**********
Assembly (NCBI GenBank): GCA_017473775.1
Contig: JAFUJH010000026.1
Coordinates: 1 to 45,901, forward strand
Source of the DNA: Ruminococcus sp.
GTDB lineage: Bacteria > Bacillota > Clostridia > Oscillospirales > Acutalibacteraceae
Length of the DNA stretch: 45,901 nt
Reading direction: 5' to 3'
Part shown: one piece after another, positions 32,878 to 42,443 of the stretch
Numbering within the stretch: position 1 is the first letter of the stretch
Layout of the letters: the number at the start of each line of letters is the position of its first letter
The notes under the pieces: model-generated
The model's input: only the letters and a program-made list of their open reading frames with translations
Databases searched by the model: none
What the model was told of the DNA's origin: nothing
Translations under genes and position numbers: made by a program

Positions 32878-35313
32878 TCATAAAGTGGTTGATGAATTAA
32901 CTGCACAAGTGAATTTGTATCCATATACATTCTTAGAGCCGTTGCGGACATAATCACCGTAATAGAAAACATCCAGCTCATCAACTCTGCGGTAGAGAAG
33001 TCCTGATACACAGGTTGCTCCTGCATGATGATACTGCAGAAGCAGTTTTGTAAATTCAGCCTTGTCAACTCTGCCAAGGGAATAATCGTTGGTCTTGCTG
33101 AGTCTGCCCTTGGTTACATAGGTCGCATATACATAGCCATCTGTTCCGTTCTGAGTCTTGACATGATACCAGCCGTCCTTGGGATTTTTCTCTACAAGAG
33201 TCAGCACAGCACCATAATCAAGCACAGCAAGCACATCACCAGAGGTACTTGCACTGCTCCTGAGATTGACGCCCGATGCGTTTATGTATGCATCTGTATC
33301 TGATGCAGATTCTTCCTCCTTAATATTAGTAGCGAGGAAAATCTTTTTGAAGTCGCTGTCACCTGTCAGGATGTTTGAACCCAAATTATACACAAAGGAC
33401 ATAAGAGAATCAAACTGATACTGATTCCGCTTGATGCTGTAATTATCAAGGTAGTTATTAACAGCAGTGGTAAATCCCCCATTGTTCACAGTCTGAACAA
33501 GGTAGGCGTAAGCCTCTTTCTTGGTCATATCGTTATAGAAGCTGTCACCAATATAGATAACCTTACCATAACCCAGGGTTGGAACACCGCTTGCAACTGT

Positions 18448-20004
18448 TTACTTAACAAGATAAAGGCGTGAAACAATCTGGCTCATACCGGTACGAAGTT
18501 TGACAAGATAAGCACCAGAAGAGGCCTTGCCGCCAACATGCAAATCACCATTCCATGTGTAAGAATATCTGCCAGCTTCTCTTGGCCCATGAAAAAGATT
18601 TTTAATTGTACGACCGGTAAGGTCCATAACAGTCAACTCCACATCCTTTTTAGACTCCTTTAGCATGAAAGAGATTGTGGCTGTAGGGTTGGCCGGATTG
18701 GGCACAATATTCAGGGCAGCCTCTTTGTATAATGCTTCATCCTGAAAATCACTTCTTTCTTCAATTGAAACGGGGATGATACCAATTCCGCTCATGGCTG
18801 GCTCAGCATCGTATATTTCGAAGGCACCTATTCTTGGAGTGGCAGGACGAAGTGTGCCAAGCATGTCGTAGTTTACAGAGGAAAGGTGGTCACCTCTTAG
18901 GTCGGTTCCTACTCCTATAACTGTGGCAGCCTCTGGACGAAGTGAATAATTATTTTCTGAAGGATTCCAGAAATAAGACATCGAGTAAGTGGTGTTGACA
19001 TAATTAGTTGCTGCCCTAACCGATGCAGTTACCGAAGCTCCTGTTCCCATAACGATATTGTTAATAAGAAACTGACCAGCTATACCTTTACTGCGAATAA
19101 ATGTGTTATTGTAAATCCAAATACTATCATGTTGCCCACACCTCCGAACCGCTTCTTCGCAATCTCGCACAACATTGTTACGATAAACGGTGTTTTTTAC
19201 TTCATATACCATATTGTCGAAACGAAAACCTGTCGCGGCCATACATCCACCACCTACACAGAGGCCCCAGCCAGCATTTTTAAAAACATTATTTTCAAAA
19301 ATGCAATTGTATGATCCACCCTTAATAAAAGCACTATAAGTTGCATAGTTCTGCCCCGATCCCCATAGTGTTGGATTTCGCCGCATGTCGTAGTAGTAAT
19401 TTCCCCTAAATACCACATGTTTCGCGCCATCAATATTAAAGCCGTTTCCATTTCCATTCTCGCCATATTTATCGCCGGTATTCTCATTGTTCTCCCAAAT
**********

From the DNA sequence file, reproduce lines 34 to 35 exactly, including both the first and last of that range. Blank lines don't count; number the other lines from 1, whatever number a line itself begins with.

19201 TTCATATACCATATTGTCGAAACGAAAACCTGTCGCGGCCATACATCCACCACCTACACAGAGGCCCCAGCCAGCATTTTTAAAAACATTATTTTCAAAA
19301 ATGCAATTGTATGATCCACCCTTAATAAAAGCACTATAAGTTGCATAGTTCTGCCCCGATCCCCATAGTGTTGGATTTCGCCGCATGTCGTAGTAGTAAT